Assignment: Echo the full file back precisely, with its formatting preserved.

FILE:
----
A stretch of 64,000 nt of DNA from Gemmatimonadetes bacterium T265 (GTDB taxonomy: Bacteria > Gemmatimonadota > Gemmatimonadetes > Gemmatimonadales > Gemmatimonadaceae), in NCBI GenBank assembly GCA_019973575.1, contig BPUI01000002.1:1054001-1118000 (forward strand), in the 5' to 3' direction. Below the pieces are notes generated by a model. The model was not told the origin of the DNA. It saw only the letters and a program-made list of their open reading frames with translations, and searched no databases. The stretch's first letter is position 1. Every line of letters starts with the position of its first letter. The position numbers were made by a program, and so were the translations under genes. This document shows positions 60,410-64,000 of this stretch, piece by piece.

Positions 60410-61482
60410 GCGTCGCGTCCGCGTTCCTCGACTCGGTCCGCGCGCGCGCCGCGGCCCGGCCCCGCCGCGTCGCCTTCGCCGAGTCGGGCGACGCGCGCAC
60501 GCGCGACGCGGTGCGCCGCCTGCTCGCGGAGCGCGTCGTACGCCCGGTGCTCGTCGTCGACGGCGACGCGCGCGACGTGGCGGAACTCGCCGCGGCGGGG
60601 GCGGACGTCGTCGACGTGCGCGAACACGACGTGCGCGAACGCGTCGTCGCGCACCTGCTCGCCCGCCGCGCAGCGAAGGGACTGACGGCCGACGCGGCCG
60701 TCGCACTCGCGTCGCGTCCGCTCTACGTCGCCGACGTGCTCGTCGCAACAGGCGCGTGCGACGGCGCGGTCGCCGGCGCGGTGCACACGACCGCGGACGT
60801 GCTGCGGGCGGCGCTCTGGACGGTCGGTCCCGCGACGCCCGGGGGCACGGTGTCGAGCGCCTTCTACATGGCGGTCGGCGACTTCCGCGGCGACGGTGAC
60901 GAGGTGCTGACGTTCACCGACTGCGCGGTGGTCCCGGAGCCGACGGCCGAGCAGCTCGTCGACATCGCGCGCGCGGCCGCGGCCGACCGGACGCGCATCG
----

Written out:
A stretch of 64,000 nt of DNA from Gemmatimonadetes bacterium T265 (GTDB taxonomy: Bacteria > Gemmatimonadota > Gemmatimonadetes > Gemmatimonadales > Gemmatimonadaceae), in NCBI GenBank assembly GCA_019973575.1, contig BPUI01000002.1:1054001-1118000 (forward strand), in the 5' to 3' direction. Below the pieces are notes generated by a model. The model was not told the origin of the DNA. It saw only the letters and a program-made list of their open reading frames with translations, and searched no databases. The stretch's first letter is position 1. Every line of letters starts with the position of its first letter. The position numbers were made by a program, and so were the translations under genes. This document shows positions 60,410-64,000 of this stretch, piece by piece.

Positions 60410-61482
60410 GCGTCGCGTCCGCGTTCCTCGACTCGGTCCGCGCGCGCGCCGCGGCCCGGCCCCGCCGCGTCGCCTTCGCCGAGTCGGGCGACGCGCGCAC
60501 GCGCGACGCGGTGCGCCGCCTGCTCGCGGAGCGCGTCGTACGCCCGGTGCTCGTCGTCGACGGCGACGCGCGCGACGTGGCGGAACTCGCCGCGGCGGGG
60601 GCGGACGTCGTCGACGTGCGCGAACACGACGTGCGCGAACGCGTCGTCGCGCACCTGCTCGCCCGCCGCGCAGCGAAGGGACTGACGGCCGACGCGGCCG
60701 TCGCACTCGCGTCGCGTCCGCTCTACGTCGCCGACGTGCTCGTCGCAACAGGCGCGTGCGACGGCGCGGTCGCCGGCGCGGTGCACACGACCGCGGACGT
60801 GCTGCGGGCGGCGCTCTGGACGGTCGGTCCCGCGACGCCCGGGGGCACGGTGTCGAGCGCCTTCTACATGGCGGTCGGCGACTTCCGCGGCGACGGTGAC
60901 GAGGTGCTGACGTTCACCGACTGCGCGGTGGTCCCGGAGCCGACGGCCGAGCAGCTCGTCGACATCGCGCGCGCGGCCGCGGCCGACCGGACGCGCATCG